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Trends Cell Biol. 2007 Nov;17(11):529-36. Epub 2007 Nov 5.

Breaking news: high-speed race ends in arrest--how oncogenes induce senescence.

Author information

  • 1IFOM Foundation - FIRC Institute of Molecular Oncology Foundation, via Adamello 16, 20139 Milan, Italy.

Abstract

Oncogene activation in normal cells induces a permanent proliferative arrest known as cellular senescence. This phenomenon restrains the expansion of cells that bear an activated oncogene and acts as a powerful tumor-suppressive process. Although the full molecular mechanisms are still being elucidated, it has been observed recently that some oncogenes alter the DNA-replication process and cause DNA-damage accumulation. DNA-damage checkpoint-response activation together with the increased appearance of heterochromatin formation that leads to transcriptional silencing of proliferative genes are, presently, the two main mechanisms known that establish and maintain oncogene-induced senescence. Here, we discuss the most recent advancements in understanding the molecular and cellular mechanisms that control cellular senescence caused by oncogene activation and their impact on cancer studies.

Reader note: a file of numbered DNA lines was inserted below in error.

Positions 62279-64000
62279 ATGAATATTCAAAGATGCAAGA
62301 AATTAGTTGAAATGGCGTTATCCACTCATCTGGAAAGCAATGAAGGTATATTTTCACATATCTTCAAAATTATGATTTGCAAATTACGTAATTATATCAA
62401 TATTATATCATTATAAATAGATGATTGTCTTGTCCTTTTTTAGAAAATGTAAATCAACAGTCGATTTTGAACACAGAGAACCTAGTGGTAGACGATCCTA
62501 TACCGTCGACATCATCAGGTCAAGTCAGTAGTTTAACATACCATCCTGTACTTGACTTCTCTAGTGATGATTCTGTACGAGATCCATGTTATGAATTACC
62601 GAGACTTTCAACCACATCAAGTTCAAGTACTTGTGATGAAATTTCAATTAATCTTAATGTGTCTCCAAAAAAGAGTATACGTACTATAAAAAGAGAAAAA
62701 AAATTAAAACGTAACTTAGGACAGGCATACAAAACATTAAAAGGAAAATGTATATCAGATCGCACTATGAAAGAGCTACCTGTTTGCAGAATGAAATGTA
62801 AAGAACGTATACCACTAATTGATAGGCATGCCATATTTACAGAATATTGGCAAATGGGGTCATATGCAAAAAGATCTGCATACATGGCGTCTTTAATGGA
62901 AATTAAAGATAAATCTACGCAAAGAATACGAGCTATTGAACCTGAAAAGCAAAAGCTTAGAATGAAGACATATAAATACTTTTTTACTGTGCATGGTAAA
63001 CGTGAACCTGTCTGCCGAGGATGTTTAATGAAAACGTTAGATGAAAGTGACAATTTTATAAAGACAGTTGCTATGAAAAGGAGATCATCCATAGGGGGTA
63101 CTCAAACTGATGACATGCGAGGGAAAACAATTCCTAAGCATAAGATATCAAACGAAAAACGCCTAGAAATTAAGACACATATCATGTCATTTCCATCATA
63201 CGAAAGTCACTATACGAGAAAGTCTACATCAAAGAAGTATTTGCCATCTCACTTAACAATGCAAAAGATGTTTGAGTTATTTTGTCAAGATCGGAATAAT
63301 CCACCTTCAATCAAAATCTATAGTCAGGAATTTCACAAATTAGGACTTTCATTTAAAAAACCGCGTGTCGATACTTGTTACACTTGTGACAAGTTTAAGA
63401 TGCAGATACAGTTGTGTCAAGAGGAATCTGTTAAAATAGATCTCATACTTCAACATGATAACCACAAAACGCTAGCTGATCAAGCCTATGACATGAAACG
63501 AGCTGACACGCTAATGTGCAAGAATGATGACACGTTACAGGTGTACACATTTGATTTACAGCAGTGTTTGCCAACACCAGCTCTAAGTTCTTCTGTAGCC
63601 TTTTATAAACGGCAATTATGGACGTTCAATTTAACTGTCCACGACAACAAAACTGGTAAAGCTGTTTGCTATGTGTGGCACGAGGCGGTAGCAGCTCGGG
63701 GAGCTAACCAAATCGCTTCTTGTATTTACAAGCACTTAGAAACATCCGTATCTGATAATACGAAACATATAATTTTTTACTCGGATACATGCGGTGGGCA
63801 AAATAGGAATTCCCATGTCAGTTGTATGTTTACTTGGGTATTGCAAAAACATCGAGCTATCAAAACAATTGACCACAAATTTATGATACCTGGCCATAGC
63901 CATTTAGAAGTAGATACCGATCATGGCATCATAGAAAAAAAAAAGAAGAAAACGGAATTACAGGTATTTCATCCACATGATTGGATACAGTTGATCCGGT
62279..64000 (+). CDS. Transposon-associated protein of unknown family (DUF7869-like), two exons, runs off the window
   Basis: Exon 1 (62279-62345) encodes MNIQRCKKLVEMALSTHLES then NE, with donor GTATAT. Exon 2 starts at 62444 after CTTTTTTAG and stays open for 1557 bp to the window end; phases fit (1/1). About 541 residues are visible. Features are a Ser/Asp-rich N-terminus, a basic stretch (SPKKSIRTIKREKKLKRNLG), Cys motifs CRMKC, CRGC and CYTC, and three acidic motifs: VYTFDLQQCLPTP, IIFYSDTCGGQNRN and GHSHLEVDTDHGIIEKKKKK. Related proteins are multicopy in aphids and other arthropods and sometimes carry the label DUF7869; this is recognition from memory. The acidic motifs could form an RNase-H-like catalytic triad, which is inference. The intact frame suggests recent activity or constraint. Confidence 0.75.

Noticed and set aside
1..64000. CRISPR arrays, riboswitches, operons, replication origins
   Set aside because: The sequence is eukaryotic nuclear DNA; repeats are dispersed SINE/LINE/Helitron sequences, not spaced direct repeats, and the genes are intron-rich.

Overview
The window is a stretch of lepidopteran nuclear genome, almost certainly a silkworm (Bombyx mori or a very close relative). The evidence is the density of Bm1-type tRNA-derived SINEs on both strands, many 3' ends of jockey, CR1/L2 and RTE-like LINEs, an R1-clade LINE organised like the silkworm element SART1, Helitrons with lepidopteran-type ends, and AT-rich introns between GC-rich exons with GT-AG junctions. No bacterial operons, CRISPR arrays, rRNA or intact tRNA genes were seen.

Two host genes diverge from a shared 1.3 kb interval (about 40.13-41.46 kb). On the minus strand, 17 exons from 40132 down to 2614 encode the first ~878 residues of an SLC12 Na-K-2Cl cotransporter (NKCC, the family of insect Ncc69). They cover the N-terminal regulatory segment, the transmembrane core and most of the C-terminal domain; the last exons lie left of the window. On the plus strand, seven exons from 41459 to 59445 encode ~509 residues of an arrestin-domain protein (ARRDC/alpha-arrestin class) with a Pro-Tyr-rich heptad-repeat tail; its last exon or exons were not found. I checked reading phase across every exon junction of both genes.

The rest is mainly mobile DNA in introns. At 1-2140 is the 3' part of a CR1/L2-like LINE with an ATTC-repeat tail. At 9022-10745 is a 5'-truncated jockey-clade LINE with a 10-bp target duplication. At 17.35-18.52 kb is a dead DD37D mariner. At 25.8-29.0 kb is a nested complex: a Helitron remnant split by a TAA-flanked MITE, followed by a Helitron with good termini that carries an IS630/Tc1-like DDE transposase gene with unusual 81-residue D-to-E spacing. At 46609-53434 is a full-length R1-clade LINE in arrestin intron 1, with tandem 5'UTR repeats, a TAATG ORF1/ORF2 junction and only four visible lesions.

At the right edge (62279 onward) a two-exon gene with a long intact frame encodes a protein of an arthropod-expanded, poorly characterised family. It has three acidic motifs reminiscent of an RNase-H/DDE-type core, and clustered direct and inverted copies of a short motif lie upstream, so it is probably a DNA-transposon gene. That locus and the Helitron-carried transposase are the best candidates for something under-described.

PMID:
17980599
[PubMed - indexed for MEDLINE]
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